7 CEOs Who Should Return Their Bonuses

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America is experiencing a renaissance in workers’ rights — from campaigns pushing to increase the minimum wage to increasing calls to reduce income inequality. Corporate executives have come under the spotlight for bringing home extremely large paychecks while at the same time undermining their workforce and partnering with lobbyists to expand corporate power. A number of Supreme Court rulings have come down recently in favor of expanding corporate interests, leading to consumer and citizen outrage. All the while, CEOs need to keep an eye on their own businesses and take the heat when mistakes are made.

The Internet has made it easier for consumers to gain access to information, making it harder for companies to sweep things under the rug like they were able to for many decades. This has led to higher turnover in the executive pool, meaning executives who are at the helm are willing to take higher risks than they might have otherwise. The result is a world in which CEOs become the sacrificial lambs for their company’s mistakes or negligence, as an act of acknowledging public outcry. In short, it can be tough to be a CEO.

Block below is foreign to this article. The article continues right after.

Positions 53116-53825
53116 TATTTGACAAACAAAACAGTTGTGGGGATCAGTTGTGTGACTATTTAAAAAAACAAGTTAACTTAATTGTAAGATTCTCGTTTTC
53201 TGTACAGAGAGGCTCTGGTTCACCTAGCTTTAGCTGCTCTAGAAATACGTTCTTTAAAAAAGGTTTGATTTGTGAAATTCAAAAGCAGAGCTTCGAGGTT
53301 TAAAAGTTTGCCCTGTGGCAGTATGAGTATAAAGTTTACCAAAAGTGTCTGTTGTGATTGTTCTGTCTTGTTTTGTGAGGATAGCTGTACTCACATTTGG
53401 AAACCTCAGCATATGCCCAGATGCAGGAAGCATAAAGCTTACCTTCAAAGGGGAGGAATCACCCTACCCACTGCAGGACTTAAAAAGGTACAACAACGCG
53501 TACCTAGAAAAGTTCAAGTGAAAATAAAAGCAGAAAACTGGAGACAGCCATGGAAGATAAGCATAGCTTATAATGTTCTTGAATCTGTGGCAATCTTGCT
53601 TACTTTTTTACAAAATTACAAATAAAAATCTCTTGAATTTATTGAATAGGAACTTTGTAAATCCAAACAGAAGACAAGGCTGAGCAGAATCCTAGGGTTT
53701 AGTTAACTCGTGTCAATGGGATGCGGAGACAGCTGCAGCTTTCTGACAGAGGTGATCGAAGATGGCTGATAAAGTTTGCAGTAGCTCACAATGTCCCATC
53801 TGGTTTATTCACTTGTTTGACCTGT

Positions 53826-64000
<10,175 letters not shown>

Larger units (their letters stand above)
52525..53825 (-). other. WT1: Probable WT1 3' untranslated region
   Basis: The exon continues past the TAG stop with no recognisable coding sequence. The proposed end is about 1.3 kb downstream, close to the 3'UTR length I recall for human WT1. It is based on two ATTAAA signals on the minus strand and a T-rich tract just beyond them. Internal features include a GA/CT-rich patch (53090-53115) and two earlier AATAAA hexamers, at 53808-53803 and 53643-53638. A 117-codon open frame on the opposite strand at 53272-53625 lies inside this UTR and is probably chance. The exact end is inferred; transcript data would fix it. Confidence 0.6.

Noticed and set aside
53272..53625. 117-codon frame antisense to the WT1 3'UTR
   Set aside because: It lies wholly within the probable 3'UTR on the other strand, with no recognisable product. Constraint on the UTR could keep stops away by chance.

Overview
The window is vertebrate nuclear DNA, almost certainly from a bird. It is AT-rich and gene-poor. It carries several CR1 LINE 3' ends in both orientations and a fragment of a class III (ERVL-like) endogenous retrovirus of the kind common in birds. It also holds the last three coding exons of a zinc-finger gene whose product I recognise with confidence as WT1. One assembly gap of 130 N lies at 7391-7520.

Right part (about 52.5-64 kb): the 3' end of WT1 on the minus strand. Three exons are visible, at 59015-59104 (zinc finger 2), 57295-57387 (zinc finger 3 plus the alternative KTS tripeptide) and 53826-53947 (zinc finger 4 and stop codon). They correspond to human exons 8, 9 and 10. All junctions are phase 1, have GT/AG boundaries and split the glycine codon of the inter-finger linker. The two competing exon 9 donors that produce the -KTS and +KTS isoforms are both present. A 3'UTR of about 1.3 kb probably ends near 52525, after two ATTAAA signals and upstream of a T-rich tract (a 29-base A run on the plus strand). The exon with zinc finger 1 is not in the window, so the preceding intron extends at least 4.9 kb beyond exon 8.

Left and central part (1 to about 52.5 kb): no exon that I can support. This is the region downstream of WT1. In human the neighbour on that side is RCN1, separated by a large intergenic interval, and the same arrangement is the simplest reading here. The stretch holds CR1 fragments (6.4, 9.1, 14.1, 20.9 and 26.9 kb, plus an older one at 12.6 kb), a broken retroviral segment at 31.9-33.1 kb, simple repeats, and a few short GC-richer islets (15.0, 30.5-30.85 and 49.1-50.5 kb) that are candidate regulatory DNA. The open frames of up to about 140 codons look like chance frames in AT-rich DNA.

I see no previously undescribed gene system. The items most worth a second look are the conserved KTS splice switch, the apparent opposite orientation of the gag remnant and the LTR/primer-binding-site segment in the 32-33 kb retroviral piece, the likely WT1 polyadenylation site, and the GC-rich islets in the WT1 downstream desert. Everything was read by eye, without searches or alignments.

Previously, we took a look at a handful of CEOs that were relieved of their command following some sort of colossal screw-up, whether it was their fault or not. Now, we’re taking a look at seven CEOs who should be giving their bonuses back. While what has happened under their watch may not be a fireable offense, their actions have clearly not warranted any extra compensation.

Here are seven CEOs who should return their bonus checks immediately.

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